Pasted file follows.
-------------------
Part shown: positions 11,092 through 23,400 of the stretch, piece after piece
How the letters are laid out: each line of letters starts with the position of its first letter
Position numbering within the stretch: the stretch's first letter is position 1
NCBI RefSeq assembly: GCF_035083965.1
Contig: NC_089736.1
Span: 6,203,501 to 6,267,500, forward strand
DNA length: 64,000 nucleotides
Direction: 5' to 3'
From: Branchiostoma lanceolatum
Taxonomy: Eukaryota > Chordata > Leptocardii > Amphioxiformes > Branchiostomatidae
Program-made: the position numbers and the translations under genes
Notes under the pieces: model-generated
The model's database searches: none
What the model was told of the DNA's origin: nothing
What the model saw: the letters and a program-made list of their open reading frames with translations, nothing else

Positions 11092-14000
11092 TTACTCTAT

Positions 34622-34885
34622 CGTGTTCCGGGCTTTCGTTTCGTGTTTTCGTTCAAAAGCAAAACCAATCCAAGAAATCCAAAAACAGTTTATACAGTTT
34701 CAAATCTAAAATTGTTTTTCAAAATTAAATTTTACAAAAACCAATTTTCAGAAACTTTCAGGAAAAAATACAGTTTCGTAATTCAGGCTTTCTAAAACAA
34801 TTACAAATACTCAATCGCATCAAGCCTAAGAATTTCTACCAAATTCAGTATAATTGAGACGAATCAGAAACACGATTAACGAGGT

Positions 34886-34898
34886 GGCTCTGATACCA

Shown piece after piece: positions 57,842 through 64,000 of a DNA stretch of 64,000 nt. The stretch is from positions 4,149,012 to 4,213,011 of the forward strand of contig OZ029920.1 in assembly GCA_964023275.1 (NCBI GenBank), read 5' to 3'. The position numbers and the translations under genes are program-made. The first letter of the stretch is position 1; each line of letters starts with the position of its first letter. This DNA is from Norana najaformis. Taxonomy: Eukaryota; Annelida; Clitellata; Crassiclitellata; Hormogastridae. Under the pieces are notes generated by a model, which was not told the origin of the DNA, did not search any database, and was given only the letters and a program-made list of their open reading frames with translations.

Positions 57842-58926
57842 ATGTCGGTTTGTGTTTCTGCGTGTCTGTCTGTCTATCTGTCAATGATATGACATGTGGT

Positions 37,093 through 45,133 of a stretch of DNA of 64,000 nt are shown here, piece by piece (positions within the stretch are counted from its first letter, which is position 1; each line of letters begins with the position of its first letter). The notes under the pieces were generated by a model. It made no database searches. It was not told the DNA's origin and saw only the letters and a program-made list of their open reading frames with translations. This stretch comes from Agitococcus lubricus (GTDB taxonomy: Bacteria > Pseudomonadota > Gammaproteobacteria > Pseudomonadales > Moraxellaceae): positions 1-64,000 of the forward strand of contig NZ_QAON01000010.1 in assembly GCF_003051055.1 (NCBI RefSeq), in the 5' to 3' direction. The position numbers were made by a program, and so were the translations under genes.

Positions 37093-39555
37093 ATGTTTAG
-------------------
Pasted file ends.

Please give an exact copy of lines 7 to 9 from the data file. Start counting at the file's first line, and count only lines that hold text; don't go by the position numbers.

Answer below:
DNA length: 64,000 nucleotides
Direction: 5' to 3'
From: Branchiostoma lanceolatum